Cinema premiere after 44 years
The film adaptation of Brecht’s Baal celebrates its premiere at the 64th Berlinale.
The outstanding German film director Volker Schlöndorff is represented with two films at the 64th Berlinale. He is celebrating the premiere of his film Diplomatie about General Dietrich von Choltitz, who reputedly refused to carry out Hitler’s orders to destroy Paris. Schlöndorff’s Baal is also being screened at the Berlin International Film Festival: his adaptation of the young Bertolt Brecht’s first full-length play is being brought to light again. The film was banned for 44 years, because according to media reports Brecht’s widow Helene Weigel thought it was “ghastly”. As Brecht’s heir, Weigel owned the rights to the play, and in 1970 she ordered that the film should disappear into the archives, never to be shown again.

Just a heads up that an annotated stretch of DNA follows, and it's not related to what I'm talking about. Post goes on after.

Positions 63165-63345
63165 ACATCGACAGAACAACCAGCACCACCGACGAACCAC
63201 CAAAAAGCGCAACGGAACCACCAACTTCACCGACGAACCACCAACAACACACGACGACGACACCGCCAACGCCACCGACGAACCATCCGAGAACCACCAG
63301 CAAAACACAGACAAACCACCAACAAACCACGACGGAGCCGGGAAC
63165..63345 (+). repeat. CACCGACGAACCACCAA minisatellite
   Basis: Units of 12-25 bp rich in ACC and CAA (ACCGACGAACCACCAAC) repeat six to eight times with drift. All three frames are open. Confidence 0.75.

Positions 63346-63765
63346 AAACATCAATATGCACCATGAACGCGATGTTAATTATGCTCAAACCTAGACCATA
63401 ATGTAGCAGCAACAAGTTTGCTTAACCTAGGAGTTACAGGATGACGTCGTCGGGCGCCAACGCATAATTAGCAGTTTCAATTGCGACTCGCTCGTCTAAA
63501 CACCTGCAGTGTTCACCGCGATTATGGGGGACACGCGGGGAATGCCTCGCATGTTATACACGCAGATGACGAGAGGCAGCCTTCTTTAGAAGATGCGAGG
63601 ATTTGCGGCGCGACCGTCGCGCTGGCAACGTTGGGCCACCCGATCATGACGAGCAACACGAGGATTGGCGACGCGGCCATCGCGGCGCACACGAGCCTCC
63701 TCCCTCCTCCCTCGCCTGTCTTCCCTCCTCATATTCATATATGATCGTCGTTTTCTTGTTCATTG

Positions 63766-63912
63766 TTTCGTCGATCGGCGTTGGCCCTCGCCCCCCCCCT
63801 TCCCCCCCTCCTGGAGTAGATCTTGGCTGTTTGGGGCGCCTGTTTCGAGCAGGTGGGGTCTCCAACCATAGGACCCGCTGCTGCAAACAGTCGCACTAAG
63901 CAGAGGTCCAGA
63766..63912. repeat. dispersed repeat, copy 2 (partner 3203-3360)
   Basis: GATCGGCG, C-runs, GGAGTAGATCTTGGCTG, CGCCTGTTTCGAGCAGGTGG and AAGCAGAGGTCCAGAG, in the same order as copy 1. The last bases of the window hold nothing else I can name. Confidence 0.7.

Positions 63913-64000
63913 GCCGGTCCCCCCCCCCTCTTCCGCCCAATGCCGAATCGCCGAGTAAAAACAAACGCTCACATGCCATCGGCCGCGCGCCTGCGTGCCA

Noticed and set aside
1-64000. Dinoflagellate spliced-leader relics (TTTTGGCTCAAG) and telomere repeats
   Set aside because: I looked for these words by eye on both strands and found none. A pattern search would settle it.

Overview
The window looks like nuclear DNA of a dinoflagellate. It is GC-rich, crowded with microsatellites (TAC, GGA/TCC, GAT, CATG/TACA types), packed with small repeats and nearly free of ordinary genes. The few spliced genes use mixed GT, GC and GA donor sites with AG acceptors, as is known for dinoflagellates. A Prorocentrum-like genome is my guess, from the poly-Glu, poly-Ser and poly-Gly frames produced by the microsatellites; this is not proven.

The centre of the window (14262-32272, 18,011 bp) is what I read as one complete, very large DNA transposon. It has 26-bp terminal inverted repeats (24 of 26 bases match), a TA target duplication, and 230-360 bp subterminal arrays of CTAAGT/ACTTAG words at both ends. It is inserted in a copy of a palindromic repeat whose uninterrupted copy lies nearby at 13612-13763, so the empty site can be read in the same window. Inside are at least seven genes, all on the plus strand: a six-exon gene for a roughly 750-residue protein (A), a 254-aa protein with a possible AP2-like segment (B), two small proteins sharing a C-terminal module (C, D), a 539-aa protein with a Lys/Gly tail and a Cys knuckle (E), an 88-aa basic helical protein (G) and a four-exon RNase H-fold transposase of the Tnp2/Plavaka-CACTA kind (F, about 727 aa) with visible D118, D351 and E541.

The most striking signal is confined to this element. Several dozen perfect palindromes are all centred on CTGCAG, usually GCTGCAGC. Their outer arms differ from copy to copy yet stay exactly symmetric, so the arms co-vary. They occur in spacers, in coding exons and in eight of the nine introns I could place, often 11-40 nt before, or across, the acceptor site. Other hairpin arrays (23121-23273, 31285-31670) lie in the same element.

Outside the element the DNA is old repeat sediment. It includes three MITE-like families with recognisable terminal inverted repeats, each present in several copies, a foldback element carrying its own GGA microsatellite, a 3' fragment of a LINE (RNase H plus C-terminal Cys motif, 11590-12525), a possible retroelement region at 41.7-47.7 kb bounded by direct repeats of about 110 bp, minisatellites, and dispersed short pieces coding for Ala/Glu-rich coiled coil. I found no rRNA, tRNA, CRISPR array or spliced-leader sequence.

Schlöndorff, Fassbinder and the others
The film was made in 1969 by young Germans who were later destined to make film history: Volker Schlöndorff, Margarethe von Trotta and Rainer Werner Fassbinder who played the lead role. Others working on the improvised set also included Hanna Schygulla and the young cinematographer Dietrich Lohmann, who later worked in Hollywood. At that time 30-year-old Schlöndorff was the only representative of new German cinema to have celebrated success in Cannes with his film Mord und Totschlag (A Degree of Murder). The other members of the film team were still embarking on the start of their careers when they made this film adaptation of Brecht’s autobiographical play.
For decades, publishers and people from the film world endeavoured to free the Baal film from prohibition. Finally, two years ago, Juliane Lorenz of the Fassbinder Foundation managed to persuade Helene Weigel’s daughter, Barbara Brecht-Schall, to lift the ban on the legendary work. The black-and-white film has been restored and is a must for all those interested in film and contemporary history.
Berlin International Film Festival from 6 to 16 February 2014